Detective Krippel interrogated Franklin at approximately 3:30 p.m. at the station. An assistant State's Attorney again questioned Franklin at 4:30 p.m. On both occasions, Franklin was advised of his Miranda rights and indicated he understood those rights. The detective testified that the defendant had initially described a version of events different from that given to the arresting officers. According to Detective Krippel, Franklin stated that he heard noises in the house and someone "shuffling." Franklin retrieved his shotgun from his bed and the gun accidentally discharged, striking a person in the next room. When Detective Krippel asked for more details, Franklin changed his story, giving an account similar to the one he gave to the arresting officers. The detective stated that he could smell alcohol on the defendant's breath, but that the defendant was responsive to his questions and his answers were intelligible. Detective Krippel was also present when the assistant State's Attorney questioned Franklin.

The assistant State's Attorney testified that the defendant had told him that the argument involved two other individuals and not Whitaker, but that something was said between Whitaker and the defendant when Whitaker entered the defendant's room. The assistant State's Attorney testified that the defendant was responsive to his questions and detailed in his description of the crime scene and the shooting. The assistant State's Attorney terminated the interview but indicated to Krippel that he intended to return the following day to reinterview the defendant. Krippel testified that the assistant State's Attorney discontinued interviewing the defendant and the witnesses because everyone had been drinking and the attorney wanted them to remember the facts as they occurred. The assistant State's Attorney, however, denied making that statement to Krippel. The assistant State's Attorney returned the following day, but the defendant produced a piece of paper with a phone number and requested to speak to a public defender before making any statements.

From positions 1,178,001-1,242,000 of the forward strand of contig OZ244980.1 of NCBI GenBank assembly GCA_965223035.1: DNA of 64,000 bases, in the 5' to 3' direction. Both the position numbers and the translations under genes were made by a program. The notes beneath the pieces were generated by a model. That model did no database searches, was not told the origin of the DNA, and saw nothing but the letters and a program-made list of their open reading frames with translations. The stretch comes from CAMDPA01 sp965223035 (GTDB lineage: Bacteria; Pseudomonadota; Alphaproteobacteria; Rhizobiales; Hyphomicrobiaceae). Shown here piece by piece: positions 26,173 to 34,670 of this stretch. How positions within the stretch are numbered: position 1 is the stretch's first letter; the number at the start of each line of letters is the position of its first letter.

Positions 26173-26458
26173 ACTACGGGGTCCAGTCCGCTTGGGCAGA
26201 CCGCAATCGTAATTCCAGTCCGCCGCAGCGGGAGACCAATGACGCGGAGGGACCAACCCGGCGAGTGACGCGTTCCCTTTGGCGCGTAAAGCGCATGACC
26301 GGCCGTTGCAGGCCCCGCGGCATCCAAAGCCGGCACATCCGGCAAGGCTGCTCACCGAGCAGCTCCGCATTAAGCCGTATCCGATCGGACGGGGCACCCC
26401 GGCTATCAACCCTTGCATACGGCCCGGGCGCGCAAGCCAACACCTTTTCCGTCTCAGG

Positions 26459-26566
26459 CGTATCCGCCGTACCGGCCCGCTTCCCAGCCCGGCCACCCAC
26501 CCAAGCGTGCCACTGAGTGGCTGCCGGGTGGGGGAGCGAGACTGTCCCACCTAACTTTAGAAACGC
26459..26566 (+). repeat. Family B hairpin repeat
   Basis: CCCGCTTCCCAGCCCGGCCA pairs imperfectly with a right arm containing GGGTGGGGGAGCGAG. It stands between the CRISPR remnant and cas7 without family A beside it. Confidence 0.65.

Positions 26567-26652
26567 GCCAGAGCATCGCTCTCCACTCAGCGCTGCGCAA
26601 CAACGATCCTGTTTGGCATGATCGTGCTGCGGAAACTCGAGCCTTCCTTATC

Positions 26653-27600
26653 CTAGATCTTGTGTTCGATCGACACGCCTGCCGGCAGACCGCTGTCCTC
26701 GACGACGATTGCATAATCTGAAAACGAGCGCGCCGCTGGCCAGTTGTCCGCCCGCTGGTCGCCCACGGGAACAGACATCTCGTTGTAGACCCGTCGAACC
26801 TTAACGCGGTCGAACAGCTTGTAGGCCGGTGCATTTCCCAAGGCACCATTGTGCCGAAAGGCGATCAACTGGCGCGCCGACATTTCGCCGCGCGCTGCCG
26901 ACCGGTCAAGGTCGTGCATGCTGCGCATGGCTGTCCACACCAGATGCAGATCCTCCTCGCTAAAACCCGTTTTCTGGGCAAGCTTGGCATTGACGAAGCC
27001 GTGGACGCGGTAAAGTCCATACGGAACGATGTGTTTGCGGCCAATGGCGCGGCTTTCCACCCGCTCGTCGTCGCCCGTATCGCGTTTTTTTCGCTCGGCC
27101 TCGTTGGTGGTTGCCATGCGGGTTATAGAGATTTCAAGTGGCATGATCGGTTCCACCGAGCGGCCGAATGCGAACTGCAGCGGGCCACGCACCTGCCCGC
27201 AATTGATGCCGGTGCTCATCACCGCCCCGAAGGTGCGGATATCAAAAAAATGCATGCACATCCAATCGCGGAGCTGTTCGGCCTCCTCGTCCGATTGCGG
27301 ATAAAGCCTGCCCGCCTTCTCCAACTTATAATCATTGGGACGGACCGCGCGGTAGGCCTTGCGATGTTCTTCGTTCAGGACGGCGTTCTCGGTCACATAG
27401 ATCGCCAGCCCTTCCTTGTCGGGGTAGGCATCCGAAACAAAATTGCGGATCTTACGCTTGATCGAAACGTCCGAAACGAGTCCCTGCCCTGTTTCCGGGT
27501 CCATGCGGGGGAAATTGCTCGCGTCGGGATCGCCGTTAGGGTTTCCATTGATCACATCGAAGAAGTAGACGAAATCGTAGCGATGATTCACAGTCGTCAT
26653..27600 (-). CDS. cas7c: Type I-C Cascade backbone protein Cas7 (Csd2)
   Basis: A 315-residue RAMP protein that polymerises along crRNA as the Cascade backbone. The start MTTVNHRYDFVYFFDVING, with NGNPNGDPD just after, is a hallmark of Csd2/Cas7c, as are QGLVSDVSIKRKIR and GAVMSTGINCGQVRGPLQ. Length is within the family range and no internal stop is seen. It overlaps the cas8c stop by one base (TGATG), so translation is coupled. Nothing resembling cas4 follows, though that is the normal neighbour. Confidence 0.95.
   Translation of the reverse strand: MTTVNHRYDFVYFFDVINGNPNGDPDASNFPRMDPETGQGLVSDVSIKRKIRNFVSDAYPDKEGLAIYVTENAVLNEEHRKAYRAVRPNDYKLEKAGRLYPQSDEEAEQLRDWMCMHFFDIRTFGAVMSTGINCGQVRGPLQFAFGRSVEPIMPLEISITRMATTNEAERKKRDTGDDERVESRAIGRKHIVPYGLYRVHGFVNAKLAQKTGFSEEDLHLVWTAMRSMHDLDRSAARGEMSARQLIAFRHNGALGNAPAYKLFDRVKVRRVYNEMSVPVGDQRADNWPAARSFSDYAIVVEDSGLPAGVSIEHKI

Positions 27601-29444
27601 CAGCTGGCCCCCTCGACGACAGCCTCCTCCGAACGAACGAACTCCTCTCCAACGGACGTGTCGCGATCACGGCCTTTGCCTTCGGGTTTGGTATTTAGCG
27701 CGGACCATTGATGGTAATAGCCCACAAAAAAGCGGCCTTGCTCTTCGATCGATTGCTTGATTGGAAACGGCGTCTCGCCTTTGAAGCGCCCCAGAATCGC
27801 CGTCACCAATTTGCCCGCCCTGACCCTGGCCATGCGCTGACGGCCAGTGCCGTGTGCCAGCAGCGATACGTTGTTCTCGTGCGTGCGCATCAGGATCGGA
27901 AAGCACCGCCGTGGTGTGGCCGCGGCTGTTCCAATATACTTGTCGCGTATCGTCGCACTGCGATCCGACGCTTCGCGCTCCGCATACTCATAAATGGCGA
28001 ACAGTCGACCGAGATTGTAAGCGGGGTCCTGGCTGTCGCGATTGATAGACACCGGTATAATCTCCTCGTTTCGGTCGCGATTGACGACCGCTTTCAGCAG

The assistant State's Attorney dialed the number and talked to a public defender. Thereafter, Franklin spoke to the public defender and invoked his right to remain silent. There was conflicting testimony as to what was said between the assistant State's Attorney and the public defender. The public defender testified that the assistant State's Attorney told him he needed to reinterview the defendant because he did not think that Franklin's statement from the day before would hold up in court. The assistant State's Attorney denied making any such statement.

On appeal, the defendant maintains that the act of picking up the shotgun was a lawful act in self-defense and that the shooting was an accidental outgrowth of that lawful act. The defendant argues that the shooting was an accident because the alcohol in his system caused him to stumble, which in turn caused the shotgun to discharge. Therefore, the defendant asserts that the necessary element of recklessness for involuntary manslaughter is absent as the shooting was caused by an involuntary act. The State contends, however, that the trial court correctly found that the mere handling of the weapon in his intoxicated state was reckless.

Section 9--3 of the Criminal Code of 1961 provides:

"A person who unintentionally kills an individual without lawful justification commits involuntary manslaughter if his acts whether lawful or unlawful which cause the death are such as are likely to cause death or great bodily harm to some individual, and he ...